ELA 1000 08: Images of Nature and Culture:  The Promise of Reinhabitation

This section is a living and learning community, which is a great opportunity for students in our first year seminar to forge meaningful relationships and collaborate outside of the classroom.  These communities are likely to aid in your persistence and enjoyment of your semester. Students in this class will live on the same coed residence hall floor as other students in the class. 

For most of us, growing up in the United States (or other “developed” nations) means that we’ve largely been shaped by information and images that have little to do with the specific places we live. It’s not unusual for people to know more about locations they see on TV or the internet than about their own regions. We may take this ecological disconnection for granted, but it’s a very recent phenomenon—and one that is responsible for many of our least sustainable practices. So what would it mean to develop cultures and communities that reflect the ecological conditions in which we find ourselves living? This kind of inhabitation has been the norm for most of the human experience, and it’s a perspective that is now guiding some of the most intriguing approaches to developing sustainable communities. Using the local landscape as a laboratory, we will explore how different populations of humans have lived on this land for the last 12,000 years, and how they can teach us about what sustainable communities might look like in the age of climate change.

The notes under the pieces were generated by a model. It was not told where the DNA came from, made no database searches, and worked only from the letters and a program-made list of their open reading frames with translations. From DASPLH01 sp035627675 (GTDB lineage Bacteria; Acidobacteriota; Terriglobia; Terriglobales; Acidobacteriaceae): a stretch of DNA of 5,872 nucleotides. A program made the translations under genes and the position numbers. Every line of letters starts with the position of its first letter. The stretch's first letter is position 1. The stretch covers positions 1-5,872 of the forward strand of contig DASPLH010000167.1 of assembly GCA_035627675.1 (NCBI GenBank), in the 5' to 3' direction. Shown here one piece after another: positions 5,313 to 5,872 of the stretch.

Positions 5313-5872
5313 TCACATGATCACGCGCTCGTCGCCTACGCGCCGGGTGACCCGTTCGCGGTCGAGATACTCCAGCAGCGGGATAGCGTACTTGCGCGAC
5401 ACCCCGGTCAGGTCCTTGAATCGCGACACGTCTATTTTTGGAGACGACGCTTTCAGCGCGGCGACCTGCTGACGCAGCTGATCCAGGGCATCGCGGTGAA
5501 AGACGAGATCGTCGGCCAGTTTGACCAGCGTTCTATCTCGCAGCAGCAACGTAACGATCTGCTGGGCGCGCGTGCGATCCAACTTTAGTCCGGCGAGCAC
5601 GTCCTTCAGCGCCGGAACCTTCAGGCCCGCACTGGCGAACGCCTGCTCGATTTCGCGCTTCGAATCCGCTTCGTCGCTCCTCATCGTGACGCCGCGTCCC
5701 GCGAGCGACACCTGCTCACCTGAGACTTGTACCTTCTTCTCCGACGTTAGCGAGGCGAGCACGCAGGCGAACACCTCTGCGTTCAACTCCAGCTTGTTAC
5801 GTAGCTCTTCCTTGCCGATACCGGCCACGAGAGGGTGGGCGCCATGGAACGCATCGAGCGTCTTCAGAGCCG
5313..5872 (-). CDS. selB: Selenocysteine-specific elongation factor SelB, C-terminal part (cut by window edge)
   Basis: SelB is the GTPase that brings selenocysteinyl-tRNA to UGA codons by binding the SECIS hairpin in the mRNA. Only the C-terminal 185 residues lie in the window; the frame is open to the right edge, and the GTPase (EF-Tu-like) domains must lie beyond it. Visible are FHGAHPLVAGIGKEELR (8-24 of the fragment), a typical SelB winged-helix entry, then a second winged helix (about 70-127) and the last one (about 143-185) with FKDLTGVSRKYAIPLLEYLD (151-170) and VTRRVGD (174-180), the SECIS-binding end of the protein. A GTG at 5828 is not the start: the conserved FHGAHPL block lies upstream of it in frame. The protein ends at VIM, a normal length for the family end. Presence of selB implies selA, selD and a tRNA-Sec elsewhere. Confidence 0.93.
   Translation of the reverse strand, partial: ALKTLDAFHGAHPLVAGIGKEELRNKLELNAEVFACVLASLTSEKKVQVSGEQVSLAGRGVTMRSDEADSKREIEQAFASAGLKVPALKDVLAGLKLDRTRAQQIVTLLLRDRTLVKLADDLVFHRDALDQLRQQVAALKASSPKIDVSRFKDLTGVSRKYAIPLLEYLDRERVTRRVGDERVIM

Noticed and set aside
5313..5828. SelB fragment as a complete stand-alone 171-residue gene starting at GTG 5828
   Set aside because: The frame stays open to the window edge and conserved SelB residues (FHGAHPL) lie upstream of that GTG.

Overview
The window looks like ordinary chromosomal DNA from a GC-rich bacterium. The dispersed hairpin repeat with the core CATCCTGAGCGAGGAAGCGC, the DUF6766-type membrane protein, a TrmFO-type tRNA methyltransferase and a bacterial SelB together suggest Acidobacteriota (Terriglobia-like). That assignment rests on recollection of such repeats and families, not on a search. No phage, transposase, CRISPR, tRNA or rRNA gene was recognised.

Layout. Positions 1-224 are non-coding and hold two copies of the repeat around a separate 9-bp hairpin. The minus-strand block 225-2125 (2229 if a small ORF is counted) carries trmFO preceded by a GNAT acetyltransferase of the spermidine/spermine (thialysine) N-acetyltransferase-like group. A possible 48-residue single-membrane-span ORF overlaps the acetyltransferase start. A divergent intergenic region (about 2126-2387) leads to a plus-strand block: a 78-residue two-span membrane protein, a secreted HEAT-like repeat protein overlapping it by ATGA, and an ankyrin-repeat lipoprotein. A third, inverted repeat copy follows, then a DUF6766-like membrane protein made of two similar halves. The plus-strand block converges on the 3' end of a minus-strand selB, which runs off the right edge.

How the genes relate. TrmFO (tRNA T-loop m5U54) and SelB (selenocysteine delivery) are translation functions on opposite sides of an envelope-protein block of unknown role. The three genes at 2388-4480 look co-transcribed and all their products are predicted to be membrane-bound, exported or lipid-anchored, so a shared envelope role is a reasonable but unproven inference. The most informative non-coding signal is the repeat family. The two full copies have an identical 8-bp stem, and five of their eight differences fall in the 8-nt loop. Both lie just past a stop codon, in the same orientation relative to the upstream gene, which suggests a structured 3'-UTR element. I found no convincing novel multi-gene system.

Laird Christensen is an author, teacher, and activist, and has spent his professional life exploring the relationships between people and the places they live. A number of his poems, articles, and books—including Teaching about Place: Learning from the Land and Recovering Pine River—focus specifically on the questions at the heart of this section, as do the courses in bioregional theory and practice he has developed for the college’s graduate programs. He directs the Master of Science program in Resilient and Sustainable Communities, and lives with his family at the foot of Howe Hill—a nearby forest where he expects to spend quite a lot of time with the students in this class.


Last modified: Thursday, 8 June 2017, 2:38 PM